Trent brings together various, often obscure, pieces of a puzzle, revealing how those whom he terms the "mentally accelerated" keep constructing labels and treatments that in the long run change nothing about how we work, live, and learn with those we now call "people with developmental disabilities." From Trent's brief references to the churches, we learn that they never challenged the presuppositions about people with mental retardation. Rather, the churches have by and large reinforced the programs, labels, and trends that society deems "appropriate" in caring for and controlling "the mentally retarded." The churches have bought into society's "screen of ideology" that hides the person who, by the way, is mentally retarded.

- Brett Webb-Mitchell



English Prayers and Treatise on the Holy Eucharist.  By Sir Thomas More. Templegate. 96 pages. $9.95.

How does a saint pray? This attractive volume has special value to anyone seeking such guidance, for it gathers together a series of prayers composed by St. Thomas More. In that these are the last prayers of a man imprisoned in the Tower of London and threatened with imminent death, they have a universal value: More's prayers can be beneficially adopted by individuals experiencing profound adversity in their own lives.

The prayers in the volume are wisely ordered to reflect a pattern of spiritual growth. One encounters first "A Godly Meditation" in which More prays for the grace "little and little utterly to cast off the world,/ And rid my mind of all the business thereof." Then follows a prayer of contrition: More asks for illumination to know his sins and "to be purely confessed of them"; these too he casts off. "Take from me," he prays, "all vain-glorious minds...all wrathful affections, all appetite of revenging."

More asks in the next section for the ability to feel the experiences of Jesus deep in his heart and to gain strength therefrom to imitate Him; and, he adds, "the things, good Lord, that I pray for, give me thy grace to labour for." His "Treatise on the Passion" represents such a labor. Here, More seems to comprehend that, condemned by enemies of the Church who desire his death, he too walks the road to Calvary.

The last prayers in the volume enable us to see a person who has achieved the freedom he had prayed for in the earlier sections. It is reward enough to find revealed here the saint's reverence for the Eucharist, but careful reading brings a further reward, the discovery of More's particular method of praying with Scripture. Again and again one finds him borrowing words from figures in the Gospels who had encountered Jesus directly, and making them his own.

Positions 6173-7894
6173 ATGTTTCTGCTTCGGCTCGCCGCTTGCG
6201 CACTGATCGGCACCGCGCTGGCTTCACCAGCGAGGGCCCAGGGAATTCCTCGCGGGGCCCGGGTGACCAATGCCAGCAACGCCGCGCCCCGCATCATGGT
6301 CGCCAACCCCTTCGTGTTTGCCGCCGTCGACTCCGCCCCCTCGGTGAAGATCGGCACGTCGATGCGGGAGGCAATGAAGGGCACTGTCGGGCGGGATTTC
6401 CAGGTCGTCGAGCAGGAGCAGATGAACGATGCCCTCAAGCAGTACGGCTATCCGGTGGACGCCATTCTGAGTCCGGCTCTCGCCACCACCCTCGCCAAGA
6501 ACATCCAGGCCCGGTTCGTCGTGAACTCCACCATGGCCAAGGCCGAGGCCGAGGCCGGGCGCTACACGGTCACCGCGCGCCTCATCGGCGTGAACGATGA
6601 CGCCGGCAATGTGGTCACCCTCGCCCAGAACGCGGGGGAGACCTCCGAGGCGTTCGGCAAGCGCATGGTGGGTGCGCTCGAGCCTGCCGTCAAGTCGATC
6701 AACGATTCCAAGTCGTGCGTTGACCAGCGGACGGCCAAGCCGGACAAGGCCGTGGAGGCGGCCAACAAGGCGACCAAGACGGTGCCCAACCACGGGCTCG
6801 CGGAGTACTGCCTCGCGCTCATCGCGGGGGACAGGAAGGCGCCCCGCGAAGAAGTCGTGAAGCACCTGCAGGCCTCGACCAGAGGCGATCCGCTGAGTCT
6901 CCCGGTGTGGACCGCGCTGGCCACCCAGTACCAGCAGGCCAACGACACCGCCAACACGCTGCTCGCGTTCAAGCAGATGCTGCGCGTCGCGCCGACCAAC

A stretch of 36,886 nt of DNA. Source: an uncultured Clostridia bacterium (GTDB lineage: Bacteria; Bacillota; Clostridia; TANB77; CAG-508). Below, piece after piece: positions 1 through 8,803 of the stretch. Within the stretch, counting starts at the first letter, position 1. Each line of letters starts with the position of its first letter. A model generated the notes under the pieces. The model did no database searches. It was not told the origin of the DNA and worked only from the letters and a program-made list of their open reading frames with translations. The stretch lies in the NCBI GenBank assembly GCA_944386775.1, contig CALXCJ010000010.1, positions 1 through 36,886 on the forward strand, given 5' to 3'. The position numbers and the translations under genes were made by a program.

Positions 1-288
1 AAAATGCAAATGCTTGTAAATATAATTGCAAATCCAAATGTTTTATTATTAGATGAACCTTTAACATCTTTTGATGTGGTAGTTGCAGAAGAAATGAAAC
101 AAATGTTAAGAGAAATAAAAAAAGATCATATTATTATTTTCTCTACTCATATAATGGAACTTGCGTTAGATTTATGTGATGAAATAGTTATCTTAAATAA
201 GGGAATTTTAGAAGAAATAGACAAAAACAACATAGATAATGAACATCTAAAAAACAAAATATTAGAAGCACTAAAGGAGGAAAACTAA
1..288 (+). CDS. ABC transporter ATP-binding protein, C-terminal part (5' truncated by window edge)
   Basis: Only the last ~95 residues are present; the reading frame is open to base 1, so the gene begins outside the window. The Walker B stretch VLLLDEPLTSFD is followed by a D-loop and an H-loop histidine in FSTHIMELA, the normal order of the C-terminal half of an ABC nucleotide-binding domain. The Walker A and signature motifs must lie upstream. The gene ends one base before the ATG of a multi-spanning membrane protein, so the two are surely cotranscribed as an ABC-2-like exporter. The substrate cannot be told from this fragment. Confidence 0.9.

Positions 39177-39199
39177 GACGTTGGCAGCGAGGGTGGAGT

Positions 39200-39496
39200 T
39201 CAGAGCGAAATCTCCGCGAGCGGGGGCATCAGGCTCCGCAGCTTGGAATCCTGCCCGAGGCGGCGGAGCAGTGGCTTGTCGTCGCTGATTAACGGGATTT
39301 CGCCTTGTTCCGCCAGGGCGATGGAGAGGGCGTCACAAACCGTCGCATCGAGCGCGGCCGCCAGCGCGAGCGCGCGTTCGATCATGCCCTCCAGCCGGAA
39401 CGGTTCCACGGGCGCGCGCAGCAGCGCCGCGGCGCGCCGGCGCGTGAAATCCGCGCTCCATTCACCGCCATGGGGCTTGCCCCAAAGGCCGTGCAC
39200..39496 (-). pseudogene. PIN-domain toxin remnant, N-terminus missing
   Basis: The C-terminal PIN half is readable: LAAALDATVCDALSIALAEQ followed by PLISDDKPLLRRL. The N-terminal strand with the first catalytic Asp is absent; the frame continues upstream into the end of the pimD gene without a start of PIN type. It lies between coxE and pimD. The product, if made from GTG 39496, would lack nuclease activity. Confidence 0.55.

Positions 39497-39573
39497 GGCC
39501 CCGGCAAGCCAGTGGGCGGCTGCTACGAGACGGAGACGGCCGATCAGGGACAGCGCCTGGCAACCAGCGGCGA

More comes closest to providing an explicit definition of his method in the passages in which his stated purpose is to declare the joy we ought to feel when we receive the Eucharist. To convey to us a sense of the kind of rejoicing we should feel in receiving our Lord, More develops an extended simile: We are being visited by our Lord as Elizabeth was visited by Mary. Just as Elizabeth had "the sure inward knowledge that our Lady was conceived with our Lord," so we have the sure inward knowledge that our Lord is present in the Host. As Elizabeth "was sore amarvelled" of Mary's visitation and "thought herself far unworthy thereto," so we at the altar rail must say, "with great reverent dread and admiration, 'Whereof is this, that my Lord should come unto me?'" And as Elizabeth, "conceived thoroughly such a glad blessed comfort, that her holy child St. John the Baptist leapt in her womb for joy," so also should the soul in our body "leapeth for joy." Both Elizabeth and we ourselves have the consciousness that though hidden from our sight, yet Jesus has come to us -- that "holy blessed glorious flesh and blood of Almighty God himself, with his celestial soul therein and with the majesty of his eternal Godhead." The humble but joyous response of Elizabeth to the presence of our Lord gives us words that can be appropriately applied to our own meeting with Him.